A Different Kind of Anniversary

This past weekend, my wife and I had a few friends over for a barbecue. I cooked a bunch of meat and baked a couple of pies, and other than having to watch the Blue Jays go down 2-0 in the American League Championship series (I was one of those people who launched themselves onto the baseball bandwagon in August, after having given up on the team for the past decade or so) it was a really fun evening.

Besides celebrating a nice weekend in October that we were home for (as opposed to traveling somewhere in the province), we were celebrating a full year from my vasectomy surgery I had last year. I figured the opposite to the day of anxiety, pain, and mostly sitting around playing video games I had last year would be to have some friends over to enjoy a few drinks, some board games and have some fun – a “Vasectiversary” celebration is what my wife and I came up with for the occasion.

My decision to have this surgery a year ago was not made quickly – I did an excessive amount of research on the possible negative outcomes that could come from it, to the point that I pestered the urologist enough with questions that he ended up saying “Look, there are risks that will come from any surgery – I’ve done thousands of these, and have had almost zero complications reported from my patients. You’re aware of the risks and what the procedure entails, and have to decide whether the outcome is worth the minimal risk.” Besides the research, I gave myself 4 months between the consultation and the surgery, both to move the date until after golf season (VERY important to me). The four month break gave some more contemplation time after the surgery was booked and “real” – time to back out.

We made our decision to be “Childfree” after quite a bit of thought as well as looking at what our priorities in life would be. The decision for surgery was mine to make alone, although my wife was willing to go through the female version of the surgery as well – it just seemed easier and a less invasive procedure for me, rather than my wife to go through with it. A year later, both my wife and I are very comfortable with my surgery decision. The things we like to do with our life didn’t seem that it would be overly enhanced by adding dependents to – to the point that we don’t even own a cat as it would be abandoned while we left for weeks of vacation or weekends away from our house to visit friends or families around Ontario.

Financially, not having dependents to look after is a boon. While I understand children can be raised as economically as a parent wants, at the same time, not having the expense at all is significantly cheaper. One of the main reasons we can even contemplate Early Retirement is due to us being able to focus all of our “financial might” (of a moderate middle class dweller in Canada) towards this goal, instead of being dragged all over the place by conflicting priorities. The additional benefit of not having dependents is that we can be overtly selfish in our lifestyle and career. As long as we can support ourselves, there really isn’t any further obligation. If I felt like quitting my semi-stressful job tomorrow, in order to reduce the hours I work or restart a career in some other vocation, I could with no real effect to my household – this by itself is freeing.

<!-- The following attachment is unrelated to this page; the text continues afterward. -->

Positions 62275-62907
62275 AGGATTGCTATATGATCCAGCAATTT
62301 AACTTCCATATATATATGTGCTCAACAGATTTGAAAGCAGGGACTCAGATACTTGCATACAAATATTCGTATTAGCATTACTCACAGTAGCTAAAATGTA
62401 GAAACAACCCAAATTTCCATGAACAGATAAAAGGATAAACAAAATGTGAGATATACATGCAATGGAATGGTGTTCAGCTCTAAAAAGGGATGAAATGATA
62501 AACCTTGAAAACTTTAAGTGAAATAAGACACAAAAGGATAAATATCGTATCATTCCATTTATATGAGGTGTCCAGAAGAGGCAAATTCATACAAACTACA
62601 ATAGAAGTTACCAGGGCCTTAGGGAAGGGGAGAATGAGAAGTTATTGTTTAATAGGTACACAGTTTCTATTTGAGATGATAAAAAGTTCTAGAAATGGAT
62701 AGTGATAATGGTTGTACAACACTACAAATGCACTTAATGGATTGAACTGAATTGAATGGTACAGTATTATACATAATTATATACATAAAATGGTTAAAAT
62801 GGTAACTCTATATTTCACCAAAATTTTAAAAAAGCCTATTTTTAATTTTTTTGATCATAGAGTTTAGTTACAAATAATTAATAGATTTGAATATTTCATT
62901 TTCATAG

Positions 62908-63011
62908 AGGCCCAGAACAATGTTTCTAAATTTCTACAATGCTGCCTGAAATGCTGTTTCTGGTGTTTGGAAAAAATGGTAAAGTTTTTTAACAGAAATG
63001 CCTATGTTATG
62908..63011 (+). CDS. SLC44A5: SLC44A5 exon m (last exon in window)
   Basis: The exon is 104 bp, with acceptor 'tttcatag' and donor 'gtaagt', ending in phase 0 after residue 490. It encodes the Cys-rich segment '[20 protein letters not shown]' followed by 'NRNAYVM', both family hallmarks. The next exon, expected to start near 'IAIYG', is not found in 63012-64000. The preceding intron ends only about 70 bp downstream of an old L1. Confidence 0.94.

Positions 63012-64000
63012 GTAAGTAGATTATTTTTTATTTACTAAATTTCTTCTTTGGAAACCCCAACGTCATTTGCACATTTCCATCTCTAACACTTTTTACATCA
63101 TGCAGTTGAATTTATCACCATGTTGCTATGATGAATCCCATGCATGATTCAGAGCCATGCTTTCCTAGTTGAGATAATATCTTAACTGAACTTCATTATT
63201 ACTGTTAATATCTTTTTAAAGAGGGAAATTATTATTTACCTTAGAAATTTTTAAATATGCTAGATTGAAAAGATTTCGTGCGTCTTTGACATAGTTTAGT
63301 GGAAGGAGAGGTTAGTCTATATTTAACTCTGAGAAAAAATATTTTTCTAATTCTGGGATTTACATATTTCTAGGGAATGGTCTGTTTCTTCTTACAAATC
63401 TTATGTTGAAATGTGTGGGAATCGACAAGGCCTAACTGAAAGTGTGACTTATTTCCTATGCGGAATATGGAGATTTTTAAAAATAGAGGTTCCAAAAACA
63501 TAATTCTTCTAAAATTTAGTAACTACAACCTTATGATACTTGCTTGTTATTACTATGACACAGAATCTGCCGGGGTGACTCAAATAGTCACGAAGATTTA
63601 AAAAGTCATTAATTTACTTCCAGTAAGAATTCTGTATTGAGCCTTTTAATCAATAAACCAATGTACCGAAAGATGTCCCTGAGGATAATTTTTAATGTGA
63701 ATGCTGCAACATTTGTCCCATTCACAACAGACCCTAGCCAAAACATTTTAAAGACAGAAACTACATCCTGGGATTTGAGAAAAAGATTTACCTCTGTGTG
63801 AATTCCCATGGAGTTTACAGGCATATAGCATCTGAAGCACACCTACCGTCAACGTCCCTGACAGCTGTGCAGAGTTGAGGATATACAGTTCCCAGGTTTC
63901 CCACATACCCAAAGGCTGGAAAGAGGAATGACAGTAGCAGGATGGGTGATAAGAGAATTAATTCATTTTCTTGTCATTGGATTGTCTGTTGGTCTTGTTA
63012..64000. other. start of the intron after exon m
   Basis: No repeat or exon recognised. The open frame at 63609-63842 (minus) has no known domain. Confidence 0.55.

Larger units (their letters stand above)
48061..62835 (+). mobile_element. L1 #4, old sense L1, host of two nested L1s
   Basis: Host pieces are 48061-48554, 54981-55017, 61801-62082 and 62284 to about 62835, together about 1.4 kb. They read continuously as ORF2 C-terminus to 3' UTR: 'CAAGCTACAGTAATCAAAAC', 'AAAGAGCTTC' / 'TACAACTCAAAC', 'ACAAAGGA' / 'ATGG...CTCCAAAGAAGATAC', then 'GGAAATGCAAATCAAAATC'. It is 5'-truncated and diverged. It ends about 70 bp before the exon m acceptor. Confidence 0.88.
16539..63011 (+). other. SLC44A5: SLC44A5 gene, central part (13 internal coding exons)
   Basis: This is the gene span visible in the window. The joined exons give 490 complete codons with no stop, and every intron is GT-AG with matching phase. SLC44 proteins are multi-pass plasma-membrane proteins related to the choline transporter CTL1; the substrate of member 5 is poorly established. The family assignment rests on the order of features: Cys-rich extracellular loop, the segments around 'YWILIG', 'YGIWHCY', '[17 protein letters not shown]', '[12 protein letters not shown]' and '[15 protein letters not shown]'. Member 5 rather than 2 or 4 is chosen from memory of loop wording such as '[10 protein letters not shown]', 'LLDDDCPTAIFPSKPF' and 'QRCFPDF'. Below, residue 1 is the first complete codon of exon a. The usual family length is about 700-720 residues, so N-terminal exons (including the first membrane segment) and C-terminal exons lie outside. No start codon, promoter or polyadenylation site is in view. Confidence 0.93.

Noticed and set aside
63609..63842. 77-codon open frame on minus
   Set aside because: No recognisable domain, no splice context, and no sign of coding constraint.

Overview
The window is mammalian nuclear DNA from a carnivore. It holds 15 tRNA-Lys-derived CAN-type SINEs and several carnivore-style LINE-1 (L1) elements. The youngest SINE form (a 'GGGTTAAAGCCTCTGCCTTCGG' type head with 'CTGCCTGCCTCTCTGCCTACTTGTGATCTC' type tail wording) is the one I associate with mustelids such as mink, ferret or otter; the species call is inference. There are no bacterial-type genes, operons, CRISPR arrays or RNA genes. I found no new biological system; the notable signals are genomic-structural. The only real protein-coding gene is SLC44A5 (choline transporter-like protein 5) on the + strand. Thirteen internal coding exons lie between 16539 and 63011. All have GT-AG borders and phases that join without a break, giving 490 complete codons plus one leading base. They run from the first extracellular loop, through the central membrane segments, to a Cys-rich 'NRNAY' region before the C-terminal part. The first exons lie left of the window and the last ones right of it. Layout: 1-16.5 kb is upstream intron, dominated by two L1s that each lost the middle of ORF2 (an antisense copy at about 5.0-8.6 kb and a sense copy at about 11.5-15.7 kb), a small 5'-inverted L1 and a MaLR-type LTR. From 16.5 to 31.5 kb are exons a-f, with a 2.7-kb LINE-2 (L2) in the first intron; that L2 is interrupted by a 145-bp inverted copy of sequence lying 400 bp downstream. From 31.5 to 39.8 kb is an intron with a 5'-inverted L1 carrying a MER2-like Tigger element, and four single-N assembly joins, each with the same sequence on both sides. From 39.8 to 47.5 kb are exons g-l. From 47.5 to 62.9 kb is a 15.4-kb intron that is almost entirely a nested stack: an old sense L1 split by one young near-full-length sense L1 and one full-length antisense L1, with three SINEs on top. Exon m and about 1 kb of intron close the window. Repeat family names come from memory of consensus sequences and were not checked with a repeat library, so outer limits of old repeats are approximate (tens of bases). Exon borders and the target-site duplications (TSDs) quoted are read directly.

It Isn’t So Bad

My goal of being financially independent by the time I’m 45 seems both outlandish and kind of a waste of time. The main question that I get when I tell people (which are few in number) is what am I going to do with extra 20 years compared to the conventional retirement age of 65. This kind of “break” from the normal isn’t something that most people even contemplate, let alone attempt, it’s just not really done.

I don’t fit into most moulds of what the majority of people would term an “adult” (I use this term loosely, because as a 35 year old, there aren’t that many people in my age group who feel that they are sufficiently grown up). I have absolved myself from the responsibility of parenthood with surgery last fall because I decided that having children really wasn’t my thing, and my wife was in agreement over this lifestyle choice. I would term myself as eccentric more than anything, mainly due to my non-acceptance of the “normal” life.

What I have tried to do is reduce the responsibilities in my life to a bare minimum. Most of the responsibilities I gave up just made sense either financially or timewise, but I’m glad I made the decisions I did. I have no debts, my monthly expenses are low enough that I could afford them on a minimum wage salary, and my wife and I have no dependents – we have simplified as much as we can, other than the fact we still need money to live.

So, that’s our current “project” – to accumulate enough savings to get rid of the final major responsibility we have in our lives – having to work.

The thing about our jobs is that neither of us mind doing them. The work isn’t overly taxing (we both work nice desk jobs) and it does keep us engaged on a day to day basis. The issue with the job is that it keeps us engaged way too long in a day. If I had a choice, my ideal work day would be about two and a half hours long, not the 8 to 10 hours it is now. It would be a much better thing to do if it was just another part of my waking hours, rather than taking up most of the time I’m able to do things.

In my next post on Thursday, I’m going to start looking at my retirement portfolio, and publishing my current project, which is tearing it apart, to hopefully make it better.